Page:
The 'Gospel of Luke' is the third of the four gospels. It is the first of a two volume account by Luke; the second is the Acts of the Apostles.

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Authorship

Identity

Traditionally, the Luke of Colossians 4:14 and Philemon 24.

Luke's aims

Luke's own opening tells his recipient that his intent was to "write an orderly account" in order that the reader might "know the certainty of the things [he has] been taught." (Luke 1:1-4, NIV) However, Luke is not writing simply as an historian. As the section "Themes" below will explore, Luke is also writing with a keen eye on the theological aspects of the life of Jesus, seeking to proclaim a particular message in his account.

Themes

Jesus, friend of outcasts

Luke, a Gentile doctor, writing for Gentiles and with a concern for the sick, is particularly concerned to show Jesus' dealings with Gentiles, lepers and other medical outcasts, despised tax collectors, and many others. We meet Jesus as one to whom the social boundaries of polite society were irrelevant, and who is himself relevant to people from all backgrounds.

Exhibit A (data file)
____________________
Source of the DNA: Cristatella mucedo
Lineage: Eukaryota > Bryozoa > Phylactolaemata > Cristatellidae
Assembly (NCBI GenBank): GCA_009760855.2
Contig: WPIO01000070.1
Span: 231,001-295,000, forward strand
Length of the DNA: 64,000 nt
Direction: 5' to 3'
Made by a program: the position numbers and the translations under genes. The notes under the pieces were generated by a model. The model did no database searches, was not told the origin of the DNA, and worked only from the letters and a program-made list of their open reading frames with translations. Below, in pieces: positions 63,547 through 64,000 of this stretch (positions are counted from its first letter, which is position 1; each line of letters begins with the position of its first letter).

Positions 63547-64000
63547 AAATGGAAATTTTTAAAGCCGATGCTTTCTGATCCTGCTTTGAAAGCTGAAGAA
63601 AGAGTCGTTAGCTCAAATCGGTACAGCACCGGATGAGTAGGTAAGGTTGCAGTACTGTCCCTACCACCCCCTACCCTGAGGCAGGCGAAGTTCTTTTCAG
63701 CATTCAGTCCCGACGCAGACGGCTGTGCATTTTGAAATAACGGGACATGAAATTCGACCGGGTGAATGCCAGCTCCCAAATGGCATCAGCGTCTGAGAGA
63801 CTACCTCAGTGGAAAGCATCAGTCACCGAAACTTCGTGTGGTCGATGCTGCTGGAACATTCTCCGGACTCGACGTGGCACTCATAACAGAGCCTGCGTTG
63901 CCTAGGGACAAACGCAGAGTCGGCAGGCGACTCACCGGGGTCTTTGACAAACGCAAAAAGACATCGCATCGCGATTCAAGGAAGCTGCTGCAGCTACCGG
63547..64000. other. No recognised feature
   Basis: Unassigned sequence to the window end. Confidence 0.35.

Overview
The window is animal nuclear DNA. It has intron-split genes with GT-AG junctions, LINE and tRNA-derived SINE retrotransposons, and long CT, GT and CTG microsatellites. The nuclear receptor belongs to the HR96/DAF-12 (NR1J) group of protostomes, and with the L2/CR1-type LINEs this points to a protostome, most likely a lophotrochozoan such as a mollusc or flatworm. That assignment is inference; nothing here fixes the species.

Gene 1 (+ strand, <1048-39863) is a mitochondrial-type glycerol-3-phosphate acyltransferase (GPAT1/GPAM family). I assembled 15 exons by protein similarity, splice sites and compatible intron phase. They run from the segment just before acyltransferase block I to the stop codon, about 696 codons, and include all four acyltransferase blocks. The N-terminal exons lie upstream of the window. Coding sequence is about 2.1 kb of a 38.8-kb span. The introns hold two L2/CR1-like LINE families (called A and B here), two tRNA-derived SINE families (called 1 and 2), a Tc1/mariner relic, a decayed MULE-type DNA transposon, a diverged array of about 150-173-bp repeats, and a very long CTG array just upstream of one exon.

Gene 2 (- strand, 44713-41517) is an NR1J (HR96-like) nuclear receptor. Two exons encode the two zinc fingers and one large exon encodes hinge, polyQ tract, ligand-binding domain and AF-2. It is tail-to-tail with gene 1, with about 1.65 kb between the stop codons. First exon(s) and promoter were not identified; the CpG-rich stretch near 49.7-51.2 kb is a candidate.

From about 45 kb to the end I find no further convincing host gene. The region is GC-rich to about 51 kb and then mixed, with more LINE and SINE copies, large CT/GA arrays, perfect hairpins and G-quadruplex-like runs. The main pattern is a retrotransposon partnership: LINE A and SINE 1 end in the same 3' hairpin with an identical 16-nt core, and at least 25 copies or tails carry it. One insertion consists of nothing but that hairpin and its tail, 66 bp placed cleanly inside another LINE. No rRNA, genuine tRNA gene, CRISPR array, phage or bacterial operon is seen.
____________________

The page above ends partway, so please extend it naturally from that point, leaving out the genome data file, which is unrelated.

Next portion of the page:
Jewish roots and the Temple

In a careful counter-point to his view of Jesus as reaching out to those whom contemporary Jewish society rejected, Luke emphasises the Jewishness both of Christ and the Jewish roots of the early church, as well as having a focus on the Temple. His gospel starts with Zechariah in the Temple; he quotes Mary's song, with its links to Hannah's prayer in 1 Samuel; and he recounts two separate incidents in the life of Jesus, set in the Temple. He closes the account of his gospel with the disciples staying "continually at the temple, praising God." (Luke 24:53, NIV)

Relationship to other biblical books

Matthew and Mark

The synoptic problem is the issue raised by literary similarities and differences between Matthew's, Mark's and Luke's gospels.

Acts

The book of Acts plainly sets itself forth as having been written by the same author as Luke's gospel and to the same person. In many senses, it functions as a sequel to Luke's gospel, and seems to share some narrative structures.

External links

Online commentaries